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Applied & Interdisciplinary Mathematics

News and Events

  • The weekly AIM Seminar runs 3-4pm in East Hall 1084
  • 1/30/17 - The Sonia Kovalevsky Selection Committee of the Association for Women in Mathematics (AWM) and the Society for Industrial and Applied Mathematics (SIAM) have selected Professor Liliana Borcea to be the 2017 Sonia Kovalevsky Lecturer at the SIAM Annual Meeting in Pittsburgh, PA, July 10–14, 2017.
  • 1/6/2017 - Congratulations to recent AIM graduates: Olivia Walch and Gary Marple, co-winners of the 2016 Peter Smereka Award for the best AIM thesis, and Hamed Razavi, winner of the 2016 Sumner Myers Prize for the best Mathematics thesis at Michigan.
  • 5/12/2016 - Professor Danny Forger received significant recognition for his work on sleep patterns and the Entrain app.
  • 4/11/2016 - Professor Charlie Doering named Guggenheim Fellow. He will use the fellowship to collaborate on some of the most fundamental problems in mathematical fluid dynamics using a novel form of computationally aided analysis.

Welcome to the AIM Program

The Applied and Interdisciplinary Mathematics (AIM) graduate program in the Rackham Graduate School at the University of Michigan grants M.S. and Ph.D. degrees and has the Department of Mathematics as its administrative home. Please use the navigation at the top of the page to navigate to pages containing more information about the AIM Program's Mission and History, Program Requirements, and resources for both current and prospective students, and faculty members.


Why should you consider the AIM Program for graduate studies?

  • Flexibility: Students in the AIM program may choose any faculty member from the mathematics department as one co-advisor, and any faculty member from another department as a second co-advisor. It is possible to work on almost any subject you like for your thesis work. Because the University of Michigan is a world-class research university, our faculty in mathematics and across the university as a whole consists of top-quality individuals available to work with you.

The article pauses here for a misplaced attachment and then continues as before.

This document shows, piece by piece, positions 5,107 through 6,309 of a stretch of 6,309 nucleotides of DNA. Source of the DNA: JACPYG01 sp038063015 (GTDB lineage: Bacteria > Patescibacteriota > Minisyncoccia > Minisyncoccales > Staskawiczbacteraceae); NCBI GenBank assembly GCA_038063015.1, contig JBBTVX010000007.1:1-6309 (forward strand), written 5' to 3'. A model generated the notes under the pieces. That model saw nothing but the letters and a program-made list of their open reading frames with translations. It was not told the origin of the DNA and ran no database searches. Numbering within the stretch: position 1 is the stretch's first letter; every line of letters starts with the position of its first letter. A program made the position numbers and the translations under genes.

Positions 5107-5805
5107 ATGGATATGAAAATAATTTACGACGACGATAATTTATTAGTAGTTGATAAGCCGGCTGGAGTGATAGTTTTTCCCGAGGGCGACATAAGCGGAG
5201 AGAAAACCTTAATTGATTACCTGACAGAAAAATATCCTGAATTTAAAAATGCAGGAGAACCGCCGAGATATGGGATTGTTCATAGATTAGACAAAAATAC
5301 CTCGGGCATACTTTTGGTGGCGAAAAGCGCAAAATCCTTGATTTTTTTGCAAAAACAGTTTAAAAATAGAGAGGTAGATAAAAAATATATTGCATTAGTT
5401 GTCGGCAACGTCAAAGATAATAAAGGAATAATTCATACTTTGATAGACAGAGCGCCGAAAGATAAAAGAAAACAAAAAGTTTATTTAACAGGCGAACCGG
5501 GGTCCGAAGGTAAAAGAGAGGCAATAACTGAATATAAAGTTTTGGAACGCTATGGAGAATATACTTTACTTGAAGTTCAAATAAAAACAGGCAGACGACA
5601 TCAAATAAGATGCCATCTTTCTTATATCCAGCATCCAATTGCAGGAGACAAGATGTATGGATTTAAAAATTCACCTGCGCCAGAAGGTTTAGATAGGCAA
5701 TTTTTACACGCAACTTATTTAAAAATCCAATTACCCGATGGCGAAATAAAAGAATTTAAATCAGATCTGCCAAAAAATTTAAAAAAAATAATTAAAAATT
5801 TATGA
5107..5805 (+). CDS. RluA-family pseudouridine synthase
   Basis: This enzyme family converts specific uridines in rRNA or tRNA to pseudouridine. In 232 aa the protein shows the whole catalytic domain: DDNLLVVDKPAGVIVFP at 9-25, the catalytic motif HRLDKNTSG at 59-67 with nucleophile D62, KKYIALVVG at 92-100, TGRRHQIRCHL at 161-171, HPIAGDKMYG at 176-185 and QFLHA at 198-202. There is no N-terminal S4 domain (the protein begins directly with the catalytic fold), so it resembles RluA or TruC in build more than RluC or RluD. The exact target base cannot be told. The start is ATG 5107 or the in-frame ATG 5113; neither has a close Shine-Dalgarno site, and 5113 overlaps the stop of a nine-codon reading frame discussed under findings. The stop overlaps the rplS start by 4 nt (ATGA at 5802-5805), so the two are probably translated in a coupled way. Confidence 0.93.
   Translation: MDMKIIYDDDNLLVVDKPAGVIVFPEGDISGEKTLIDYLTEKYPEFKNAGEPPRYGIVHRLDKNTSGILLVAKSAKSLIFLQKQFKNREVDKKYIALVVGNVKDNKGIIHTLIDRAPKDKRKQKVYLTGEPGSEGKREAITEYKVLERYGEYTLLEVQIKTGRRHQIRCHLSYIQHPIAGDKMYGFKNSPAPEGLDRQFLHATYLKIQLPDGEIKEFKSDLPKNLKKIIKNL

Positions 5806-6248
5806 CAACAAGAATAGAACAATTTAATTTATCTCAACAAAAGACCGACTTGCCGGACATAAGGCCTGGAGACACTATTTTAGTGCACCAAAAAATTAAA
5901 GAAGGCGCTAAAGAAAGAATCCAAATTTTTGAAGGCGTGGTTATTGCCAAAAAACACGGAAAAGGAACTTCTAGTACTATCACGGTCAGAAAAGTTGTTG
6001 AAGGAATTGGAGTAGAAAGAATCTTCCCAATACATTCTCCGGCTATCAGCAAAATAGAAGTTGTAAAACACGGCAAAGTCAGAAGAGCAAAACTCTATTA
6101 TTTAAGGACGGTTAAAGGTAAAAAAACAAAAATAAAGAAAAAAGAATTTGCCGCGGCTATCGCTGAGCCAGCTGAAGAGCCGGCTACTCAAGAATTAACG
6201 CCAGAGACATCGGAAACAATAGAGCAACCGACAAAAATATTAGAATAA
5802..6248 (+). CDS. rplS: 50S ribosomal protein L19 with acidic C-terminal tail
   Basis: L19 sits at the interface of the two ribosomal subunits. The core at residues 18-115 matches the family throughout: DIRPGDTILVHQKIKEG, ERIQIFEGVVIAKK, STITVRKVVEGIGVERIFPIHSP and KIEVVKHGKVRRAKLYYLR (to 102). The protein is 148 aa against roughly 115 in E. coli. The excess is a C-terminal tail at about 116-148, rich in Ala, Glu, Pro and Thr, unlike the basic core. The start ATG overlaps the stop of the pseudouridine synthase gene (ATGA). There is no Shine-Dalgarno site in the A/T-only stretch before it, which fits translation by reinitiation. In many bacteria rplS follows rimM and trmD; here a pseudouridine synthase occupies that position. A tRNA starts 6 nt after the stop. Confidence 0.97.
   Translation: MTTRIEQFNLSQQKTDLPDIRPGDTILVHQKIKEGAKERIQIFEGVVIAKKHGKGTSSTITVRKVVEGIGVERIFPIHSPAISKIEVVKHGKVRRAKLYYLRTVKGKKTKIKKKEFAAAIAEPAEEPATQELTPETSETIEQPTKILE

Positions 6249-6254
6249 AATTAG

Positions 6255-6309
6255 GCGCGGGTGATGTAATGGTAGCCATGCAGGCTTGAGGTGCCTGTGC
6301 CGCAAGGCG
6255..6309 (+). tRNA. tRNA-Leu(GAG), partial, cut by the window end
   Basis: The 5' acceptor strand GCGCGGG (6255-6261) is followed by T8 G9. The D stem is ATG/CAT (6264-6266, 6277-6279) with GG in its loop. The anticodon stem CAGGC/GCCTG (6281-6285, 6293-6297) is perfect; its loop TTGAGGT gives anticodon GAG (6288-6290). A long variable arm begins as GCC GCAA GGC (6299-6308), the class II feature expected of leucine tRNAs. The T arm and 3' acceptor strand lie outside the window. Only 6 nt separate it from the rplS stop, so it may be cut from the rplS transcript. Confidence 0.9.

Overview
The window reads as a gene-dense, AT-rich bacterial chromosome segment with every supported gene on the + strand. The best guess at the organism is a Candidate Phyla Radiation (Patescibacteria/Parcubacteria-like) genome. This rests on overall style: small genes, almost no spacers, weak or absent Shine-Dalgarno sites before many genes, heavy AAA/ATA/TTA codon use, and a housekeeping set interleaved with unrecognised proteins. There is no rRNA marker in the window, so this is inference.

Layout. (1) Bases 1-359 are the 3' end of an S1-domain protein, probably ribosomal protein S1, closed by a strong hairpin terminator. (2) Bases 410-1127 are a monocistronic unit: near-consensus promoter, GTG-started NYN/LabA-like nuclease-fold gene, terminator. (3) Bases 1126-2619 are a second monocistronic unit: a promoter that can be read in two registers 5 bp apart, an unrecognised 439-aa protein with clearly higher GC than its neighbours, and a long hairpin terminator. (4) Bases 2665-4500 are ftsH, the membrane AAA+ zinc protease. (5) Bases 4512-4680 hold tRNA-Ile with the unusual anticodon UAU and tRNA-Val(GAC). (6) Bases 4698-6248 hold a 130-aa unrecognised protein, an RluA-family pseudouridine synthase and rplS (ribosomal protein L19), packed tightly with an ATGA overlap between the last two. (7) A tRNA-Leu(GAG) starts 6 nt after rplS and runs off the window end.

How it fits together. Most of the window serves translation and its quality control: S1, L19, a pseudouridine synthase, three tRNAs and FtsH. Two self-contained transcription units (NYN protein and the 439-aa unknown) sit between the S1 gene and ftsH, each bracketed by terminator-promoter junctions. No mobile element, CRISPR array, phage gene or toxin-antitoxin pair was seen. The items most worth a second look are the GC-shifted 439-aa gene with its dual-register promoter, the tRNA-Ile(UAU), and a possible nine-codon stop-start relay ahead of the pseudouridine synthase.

• Employability: Since as a PhD student in the AIM program you will have two co-advisors, one from mathematics and one from another field, both of these people will be well-informed about your thesis work and able to recommend you for employment after graduation. The professional contacts of your mathematics co-advisor will be available to help you gain academic employment in a mathematics department if you like. Also, the professional contacts of your partner discipline co-advisor will be available to help you find a job in industry, or in another kind of academic department if that is what you prefer. This is an advantage not shared by most other degree programs.

  • Location: The University of Michigan is a major research university, and Ann Arbor is a safe and relatively inexpensive place to live, with many cultural activities. It is close to the major cities of Detroit (about one hour by car), Chicago, Cincinnati, Cleveland, Columbus, Indianapolis, and Toronto (each within about 5 hours by car/train). Ann Arbor is also very easy to reach, being served by the Detroit International Airport (about 30 minutes away by car), which has direct flights to and from all parts of the world.